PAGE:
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Fat Angry Woman

Pacer. I was called Pacer throughout Junior High because I had a “wide rear end” like the GMC car of the 70’s.

I‘ve had eggs thrown at me while walking around the block trying to lose weight.

Another year, I had a kid throw oranges at me while doing the same thing.

I’ve been moo’d at hundreds of times.

I’ve been laughed at, stared at, and ignored.

I’ve had to sit at a table and chair because I couldn’t fit in a desk at school (for years).

I’ve had to shop from a catalogue (pre-Internet) because no store had clothes large enough for me.

I went without bra and underwear for 15 years because I couldn’t find a decent-sized fit that didn’t cut the hell out of me.

I lived with yeast under my pannus and breasts for decades because I thought it was “chafing” – trying to cure it with powder, corn starch, Gold Bond, zinc oxide, keeping hankies or bandanas tucked under my pannus, struggling to keep it dry. I blew dry it half a dozen times a day and still it remained seeping moist. Once I learned it was yeast, in my thirties, and used Monistat on it, my life transformed!

My thighs’ friction burned each other to the point of losing skin, especially when wearing panty hose (de rigeur in the 70’s) and I used bandanas to keep my thighs protected from each other. I remember learning about bloomers and thought they were the miracle of the world. I never owned a pair, but quickly thereafter, bike shorts came into my reality and I have never been without them again.

I hobbled so badly a woman took me aside at a dance and told me about Birkenstocks. She said she hobbled from her fat, too, until Birkenstocks and they saved her feet. Poor, I asked her how much they cost and when she told me they were almost $100 I almost choked! She told me they were worth the ability to walk and somehow I manifested the money and have only worn Birkenstocks since. I now own 20+ pairs.

I’ve sat on airplanes and spilled onto two seats, using two seatbelts, almost needing three. I either flew on near-empty flights or flew with my partner so I could seat-share with her.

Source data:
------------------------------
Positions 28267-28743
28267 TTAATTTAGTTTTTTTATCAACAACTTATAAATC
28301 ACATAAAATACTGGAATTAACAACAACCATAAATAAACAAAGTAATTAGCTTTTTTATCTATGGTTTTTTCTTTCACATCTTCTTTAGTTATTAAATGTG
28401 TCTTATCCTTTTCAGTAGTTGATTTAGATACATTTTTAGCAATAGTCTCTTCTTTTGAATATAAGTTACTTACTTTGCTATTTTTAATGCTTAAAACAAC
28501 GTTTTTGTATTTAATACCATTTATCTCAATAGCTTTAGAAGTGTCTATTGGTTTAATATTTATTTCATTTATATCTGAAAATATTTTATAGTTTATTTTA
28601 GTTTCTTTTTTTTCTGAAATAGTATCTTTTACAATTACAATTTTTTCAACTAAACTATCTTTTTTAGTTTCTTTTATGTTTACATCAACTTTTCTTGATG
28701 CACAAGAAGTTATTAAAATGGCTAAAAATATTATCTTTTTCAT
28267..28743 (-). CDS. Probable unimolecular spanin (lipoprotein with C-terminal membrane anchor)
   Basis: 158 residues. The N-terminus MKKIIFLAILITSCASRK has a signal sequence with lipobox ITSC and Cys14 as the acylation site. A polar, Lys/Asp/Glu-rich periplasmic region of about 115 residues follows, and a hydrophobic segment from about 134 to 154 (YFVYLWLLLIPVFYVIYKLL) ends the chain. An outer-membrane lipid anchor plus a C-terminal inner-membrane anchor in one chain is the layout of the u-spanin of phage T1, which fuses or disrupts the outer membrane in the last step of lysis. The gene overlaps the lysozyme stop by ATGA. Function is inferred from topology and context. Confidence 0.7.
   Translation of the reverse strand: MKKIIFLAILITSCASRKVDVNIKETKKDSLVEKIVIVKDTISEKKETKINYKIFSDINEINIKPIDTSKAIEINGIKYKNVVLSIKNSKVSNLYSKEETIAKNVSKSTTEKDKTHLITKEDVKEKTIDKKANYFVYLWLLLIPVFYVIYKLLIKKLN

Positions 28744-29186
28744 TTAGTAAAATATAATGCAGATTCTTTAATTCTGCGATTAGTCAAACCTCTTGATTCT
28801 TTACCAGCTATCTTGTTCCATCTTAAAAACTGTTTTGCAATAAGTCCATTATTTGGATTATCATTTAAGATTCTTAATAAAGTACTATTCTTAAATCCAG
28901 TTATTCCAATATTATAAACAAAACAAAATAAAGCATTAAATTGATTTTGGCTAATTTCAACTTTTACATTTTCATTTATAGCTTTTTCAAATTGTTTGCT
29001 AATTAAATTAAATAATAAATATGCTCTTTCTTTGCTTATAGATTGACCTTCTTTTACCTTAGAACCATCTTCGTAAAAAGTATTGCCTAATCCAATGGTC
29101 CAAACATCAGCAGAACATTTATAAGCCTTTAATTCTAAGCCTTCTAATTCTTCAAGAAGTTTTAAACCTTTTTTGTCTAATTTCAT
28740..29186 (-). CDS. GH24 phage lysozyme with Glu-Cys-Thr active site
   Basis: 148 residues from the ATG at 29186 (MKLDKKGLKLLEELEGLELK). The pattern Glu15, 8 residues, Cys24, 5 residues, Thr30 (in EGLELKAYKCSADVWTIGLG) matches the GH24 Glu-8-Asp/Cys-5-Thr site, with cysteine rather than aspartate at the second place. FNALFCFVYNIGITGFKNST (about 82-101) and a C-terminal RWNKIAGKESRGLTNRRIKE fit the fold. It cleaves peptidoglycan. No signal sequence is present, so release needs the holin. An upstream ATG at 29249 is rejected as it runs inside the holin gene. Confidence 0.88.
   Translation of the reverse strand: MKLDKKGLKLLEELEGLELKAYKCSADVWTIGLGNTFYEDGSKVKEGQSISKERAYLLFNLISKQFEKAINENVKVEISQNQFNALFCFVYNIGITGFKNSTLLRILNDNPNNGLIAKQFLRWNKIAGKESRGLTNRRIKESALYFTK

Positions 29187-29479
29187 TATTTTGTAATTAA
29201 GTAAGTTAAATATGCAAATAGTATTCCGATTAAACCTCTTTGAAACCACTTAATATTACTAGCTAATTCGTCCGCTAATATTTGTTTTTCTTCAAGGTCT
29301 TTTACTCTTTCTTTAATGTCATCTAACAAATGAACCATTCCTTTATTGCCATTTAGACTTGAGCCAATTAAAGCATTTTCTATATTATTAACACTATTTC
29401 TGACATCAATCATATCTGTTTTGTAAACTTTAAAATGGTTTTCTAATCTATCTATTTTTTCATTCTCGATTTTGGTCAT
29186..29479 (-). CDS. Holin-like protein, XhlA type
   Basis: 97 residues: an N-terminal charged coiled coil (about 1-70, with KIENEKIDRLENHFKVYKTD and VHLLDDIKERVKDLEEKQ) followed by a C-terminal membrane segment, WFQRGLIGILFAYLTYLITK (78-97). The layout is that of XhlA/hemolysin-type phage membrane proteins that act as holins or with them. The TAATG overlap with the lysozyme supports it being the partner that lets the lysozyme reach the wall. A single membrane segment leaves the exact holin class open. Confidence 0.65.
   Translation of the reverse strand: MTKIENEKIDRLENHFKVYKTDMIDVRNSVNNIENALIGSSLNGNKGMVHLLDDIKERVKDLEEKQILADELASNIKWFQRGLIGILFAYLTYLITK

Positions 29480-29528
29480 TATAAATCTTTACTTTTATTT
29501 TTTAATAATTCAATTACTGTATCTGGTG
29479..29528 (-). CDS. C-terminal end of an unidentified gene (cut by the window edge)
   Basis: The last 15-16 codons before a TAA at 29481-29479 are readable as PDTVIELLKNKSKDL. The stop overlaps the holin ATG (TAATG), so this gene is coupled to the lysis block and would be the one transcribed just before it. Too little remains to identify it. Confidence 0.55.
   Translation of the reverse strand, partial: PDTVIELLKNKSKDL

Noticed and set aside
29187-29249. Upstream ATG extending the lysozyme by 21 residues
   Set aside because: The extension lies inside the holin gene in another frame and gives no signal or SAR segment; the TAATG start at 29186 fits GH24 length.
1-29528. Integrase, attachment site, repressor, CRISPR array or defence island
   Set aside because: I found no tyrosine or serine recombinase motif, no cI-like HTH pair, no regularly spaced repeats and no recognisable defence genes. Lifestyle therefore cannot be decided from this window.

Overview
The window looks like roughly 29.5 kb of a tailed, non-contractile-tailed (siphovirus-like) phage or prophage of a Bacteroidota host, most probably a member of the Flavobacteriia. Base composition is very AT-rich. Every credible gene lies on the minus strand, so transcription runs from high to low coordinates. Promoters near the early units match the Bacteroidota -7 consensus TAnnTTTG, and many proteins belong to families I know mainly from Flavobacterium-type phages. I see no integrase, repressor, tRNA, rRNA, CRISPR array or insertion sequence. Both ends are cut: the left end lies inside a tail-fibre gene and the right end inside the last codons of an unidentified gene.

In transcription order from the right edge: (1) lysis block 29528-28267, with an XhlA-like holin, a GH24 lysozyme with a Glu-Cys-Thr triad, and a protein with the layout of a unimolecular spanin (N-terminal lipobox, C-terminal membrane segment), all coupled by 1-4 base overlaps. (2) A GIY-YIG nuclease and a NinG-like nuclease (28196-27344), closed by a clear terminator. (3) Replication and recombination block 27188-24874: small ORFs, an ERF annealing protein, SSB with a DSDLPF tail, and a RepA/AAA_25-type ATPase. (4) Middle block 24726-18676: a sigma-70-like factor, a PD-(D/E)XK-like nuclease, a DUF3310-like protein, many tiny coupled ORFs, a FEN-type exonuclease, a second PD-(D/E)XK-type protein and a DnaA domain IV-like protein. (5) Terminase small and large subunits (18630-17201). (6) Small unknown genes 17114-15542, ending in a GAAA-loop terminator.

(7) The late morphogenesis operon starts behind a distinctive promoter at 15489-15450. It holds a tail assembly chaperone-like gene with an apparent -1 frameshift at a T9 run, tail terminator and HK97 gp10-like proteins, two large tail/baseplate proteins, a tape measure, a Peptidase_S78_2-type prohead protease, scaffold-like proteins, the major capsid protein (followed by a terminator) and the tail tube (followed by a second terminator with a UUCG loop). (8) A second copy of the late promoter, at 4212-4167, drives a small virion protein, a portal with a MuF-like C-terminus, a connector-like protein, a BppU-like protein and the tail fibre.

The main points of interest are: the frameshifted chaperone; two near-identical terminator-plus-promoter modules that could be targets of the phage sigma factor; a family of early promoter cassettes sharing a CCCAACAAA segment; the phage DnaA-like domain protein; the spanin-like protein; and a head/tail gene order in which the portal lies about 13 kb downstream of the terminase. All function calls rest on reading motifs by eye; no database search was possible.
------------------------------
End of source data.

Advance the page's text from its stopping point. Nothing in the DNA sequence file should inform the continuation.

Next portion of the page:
I lived with the food voices speaking, whispering, and screaming inside my head my entire life except for three distinct times: when I was on Phen-Fen, during the first year after the gastric bypass and now, on Topamax. When the food voices are “on,” they are incessant and never-ending. They don’t take a breath, rest, relax, and stop even for a second to consider my feelings or sanity – they merely run and Run and RUN through my mind until I want to scream – or eat to make it shut up. And even if I eat and the voices recede to the background for a moment, it isn’t but a moment before they are loud and screaming yet again. Is it any wonder I wanted to make them shut up?

I was dying of being 350 pounds. I am not dying of being 220 pounds. I can live easily and delightfully at 220 pounds. Would I like to eliminate the pannus I have from having three kids? Sure! Will I? Maybe, maybe not. Do I wear sleeveless dresses and shirts even though I have swinging arm skin? You betcha.

I remember what it was like being fat(ter). I remember the sadness, the anger, the feeling of being a victim I felt. I remember how I didn’t fit in – literally. I remember how I didn’t fit in chairs, through turnstiles, on rides, in booths. I remember how it felt every single time I would go out of the house, heave myself into my car, heave myself out of the car, walk into and out of a store, feel myself looked at by children and teenagers… and many adults. I remember ripping clothes because they were too tight, too old, I squeezed in the car and they got caught between me and the steering wheel. I remember being watched while shopping for food. I remember hating eating out because people watched me. I remember eating in secret. I remember hiding food because I didn’t want people to see how much food I ate. I remember hating how little control I had over myself. I tried, every day, to do better. To stop the voices. To stop eating. To stop eating so much. I hated being so observed.